Academic journal article Eighteenth Century: Theory and Interpretation

"Humanity Is Now the Pop'lar Cry": Laboring-Class Writers and the Liverpool Slave Trade, 1787-1789

Academic journal article Eighteenth Century: Theory and Interpretation

"Humanity Is Now the Pop'lar Cry": Laboring-Class Writers and the Liverpool Slave Trade, 1787-1789

Article excerpt

This essay seeks to supplement the account of early romantic representations of race proposed in Alan Richardson's recent essay on Bristol abolitionist poetry in the years 1770 to 1810. (1) Reading the challenges to the Bristol trade made by Thomas Chatterton, Hannah More, Ann Yearsley, and Robert Southey, Richardson identifies the "divergent but internally unstable schemas" of racial categorization and classification which structure their critiques. (2) This particularly fascinating local tradition is not necessarily a reliable index to national ideas about the problem of slavery, however. An alternative sample, formed of poems written in the late 1780s in the very different conditions of Liverpool, Britain's largest slaving port, yields different results. Beneath some similarly unstable local divergences, the Liverpool verse articulates a remarkable convergence of ideas about human nature and racial distinctions, remarkable because the convergence can be detected in both abolitionist verse, and in conserva tive poems defending the trade. (3) As far as these texts are concerned, the mid-century debate between the polygenist and monogenist accounts of human origin has been settled. (4) From the monogenesis consensus, a struggle opens over the legitimate meaning and nature of "humanity," a newly abstracted category to which the poetry I discuss persistently appeals. The appropriation, by pro-slavery writers, of discourses of sensibility founded in a universal capacity for suffering and feeling, is one reason for this persistence; more significant still is the ongoing shift in discourses of race, in which signs of racial difference are increasingly naturalized and taxonomized. In part, however, the overlap of pro- and anti-slavery arguments is a consequence of my "biased" sample. The poets on whose work my discussion is focused are laboring-class writers (unlike Richardson's more representative sample in "Darkness Visible"), who locate themselves and their writing in a complex interstice framed by contradictory rel ations of class, gender, and race, with significant consequences for their representations of slavery. Not least of these consequences is the discovery that, for the laboring-class poet, 'darkness' is not straightforwardly visible or indeed representable.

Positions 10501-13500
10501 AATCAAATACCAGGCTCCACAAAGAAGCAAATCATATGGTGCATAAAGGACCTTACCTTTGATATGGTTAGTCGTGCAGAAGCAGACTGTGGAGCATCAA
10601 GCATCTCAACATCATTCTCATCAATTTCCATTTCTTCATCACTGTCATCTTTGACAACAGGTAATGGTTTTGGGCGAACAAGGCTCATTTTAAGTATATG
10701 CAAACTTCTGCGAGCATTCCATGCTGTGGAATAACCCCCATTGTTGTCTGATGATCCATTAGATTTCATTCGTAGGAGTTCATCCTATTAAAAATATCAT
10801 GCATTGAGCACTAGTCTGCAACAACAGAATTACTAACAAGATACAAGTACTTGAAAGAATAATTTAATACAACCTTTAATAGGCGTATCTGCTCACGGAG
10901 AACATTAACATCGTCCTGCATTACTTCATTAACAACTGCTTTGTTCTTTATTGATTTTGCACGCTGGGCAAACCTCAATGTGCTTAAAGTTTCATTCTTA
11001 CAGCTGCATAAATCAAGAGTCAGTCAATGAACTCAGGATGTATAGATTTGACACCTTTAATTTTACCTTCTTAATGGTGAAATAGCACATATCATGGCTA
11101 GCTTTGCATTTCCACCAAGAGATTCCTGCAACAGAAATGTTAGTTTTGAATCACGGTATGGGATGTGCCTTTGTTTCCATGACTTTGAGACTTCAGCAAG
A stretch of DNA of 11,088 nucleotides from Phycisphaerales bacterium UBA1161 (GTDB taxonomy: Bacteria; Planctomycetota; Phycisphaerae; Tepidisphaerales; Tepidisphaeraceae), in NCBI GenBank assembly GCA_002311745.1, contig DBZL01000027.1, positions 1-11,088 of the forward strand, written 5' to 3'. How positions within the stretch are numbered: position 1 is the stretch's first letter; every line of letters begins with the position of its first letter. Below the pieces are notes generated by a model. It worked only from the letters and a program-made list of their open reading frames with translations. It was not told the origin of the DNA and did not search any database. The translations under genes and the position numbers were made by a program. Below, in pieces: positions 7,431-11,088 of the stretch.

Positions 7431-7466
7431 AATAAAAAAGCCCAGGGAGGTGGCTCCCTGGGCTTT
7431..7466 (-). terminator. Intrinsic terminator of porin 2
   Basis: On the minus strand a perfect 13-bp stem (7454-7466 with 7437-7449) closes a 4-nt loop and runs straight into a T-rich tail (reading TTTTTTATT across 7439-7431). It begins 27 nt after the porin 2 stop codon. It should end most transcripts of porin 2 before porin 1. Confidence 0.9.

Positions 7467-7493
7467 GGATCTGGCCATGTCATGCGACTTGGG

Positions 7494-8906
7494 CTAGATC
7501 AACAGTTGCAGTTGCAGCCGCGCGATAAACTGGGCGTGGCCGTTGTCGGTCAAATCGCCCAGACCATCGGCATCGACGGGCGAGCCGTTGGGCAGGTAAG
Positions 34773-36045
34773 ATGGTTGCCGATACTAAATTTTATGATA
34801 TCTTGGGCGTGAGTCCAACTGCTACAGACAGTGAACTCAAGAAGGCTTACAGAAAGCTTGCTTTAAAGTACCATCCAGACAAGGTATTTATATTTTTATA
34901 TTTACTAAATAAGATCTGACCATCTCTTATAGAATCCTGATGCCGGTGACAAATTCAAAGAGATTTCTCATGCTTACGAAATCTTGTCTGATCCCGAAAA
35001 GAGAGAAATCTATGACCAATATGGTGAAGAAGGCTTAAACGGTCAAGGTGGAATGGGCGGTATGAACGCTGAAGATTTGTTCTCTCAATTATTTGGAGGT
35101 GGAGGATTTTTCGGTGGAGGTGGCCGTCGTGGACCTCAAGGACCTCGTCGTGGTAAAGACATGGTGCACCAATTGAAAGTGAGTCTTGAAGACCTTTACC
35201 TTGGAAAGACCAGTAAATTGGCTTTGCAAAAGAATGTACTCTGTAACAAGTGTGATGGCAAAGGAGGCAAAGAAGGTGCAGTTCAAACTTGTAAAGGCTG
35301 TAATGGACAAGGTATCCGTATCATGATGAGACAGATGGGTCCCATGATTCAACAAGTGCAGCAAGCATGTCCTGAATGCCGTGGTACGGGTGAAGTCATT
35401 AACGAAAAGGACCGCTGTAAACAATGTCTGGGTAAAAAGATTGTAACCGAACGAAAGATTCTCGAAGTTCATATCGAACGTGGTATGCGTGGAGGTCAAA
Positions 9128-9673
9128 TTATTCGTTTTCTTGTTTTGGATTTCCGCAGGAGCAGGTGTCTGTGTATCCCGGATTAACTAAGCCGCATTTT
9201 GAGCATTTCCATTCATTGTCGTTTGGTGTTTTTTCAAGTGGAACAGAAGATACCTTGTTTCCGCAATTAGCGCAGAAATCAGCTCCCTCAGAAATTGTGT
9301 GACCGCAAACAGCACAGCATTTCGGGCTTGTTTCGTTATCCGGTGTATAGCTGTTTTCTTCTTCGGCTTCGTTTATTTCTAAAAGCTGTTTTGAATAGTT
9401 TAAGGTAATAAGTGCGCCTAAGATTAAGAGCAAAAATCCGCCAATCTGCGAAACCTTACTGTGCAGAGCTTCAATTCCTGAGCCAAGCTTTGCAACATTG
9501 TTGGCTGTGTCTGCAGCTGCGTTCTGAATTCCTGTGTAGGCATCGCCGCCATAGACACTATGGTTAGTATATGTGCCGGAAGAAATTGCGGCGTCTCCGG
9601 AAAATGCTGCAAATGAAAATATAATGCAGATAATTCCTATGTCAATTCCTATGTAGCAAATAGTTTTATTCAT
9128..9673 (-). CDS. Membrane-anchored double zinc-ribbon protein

In order to locate these poems within the discursive shifts of their historical moment, I will begin by turning to some recent studies of the relationship between subject formation and racial identity. The construction of racial identity and difference is not, for David Lloyd, the immediate effect of encounters with otherness, but rather depends on the prior emergence of "culture," the defining feature of which is a will-to-sameness: "It is not in the first instance the antagonistic recognition of difference which constitutes the discourse of racism but the subordination of difference to the demand for identity." (5) The modern category of race emerges, Lloyd argues, at the end of the eighteenth century as the inevitable residue in the production of what Kant, in the Critique of Judgement (1790), calls a "sensus communis"--the notion of a common culture, or shared standard of taste, or public sphere, against which subjective responses can be measured, and into which they can be absorbed. (6)

Race is created, Lloyd argues, in the temporal as well as conceptual gap that emerges between Kant's two models of aesthetic response. The Third Critique distinguishes sensory judgments, which are subjective responses to immediate matter, from formalized judgments, which refer themselves to the full possible (rather than actual) range of judgments. Formalized judgments require us to represent our relation to the object and other subjects, by envisaging ourselves in the position of everyone else. (7) A capacity to forestall immediate sensory responses in favor of disinterested representation marks a crucial stage in a developmental narrative of both the individual subject and the "civilization" which it subtends. …

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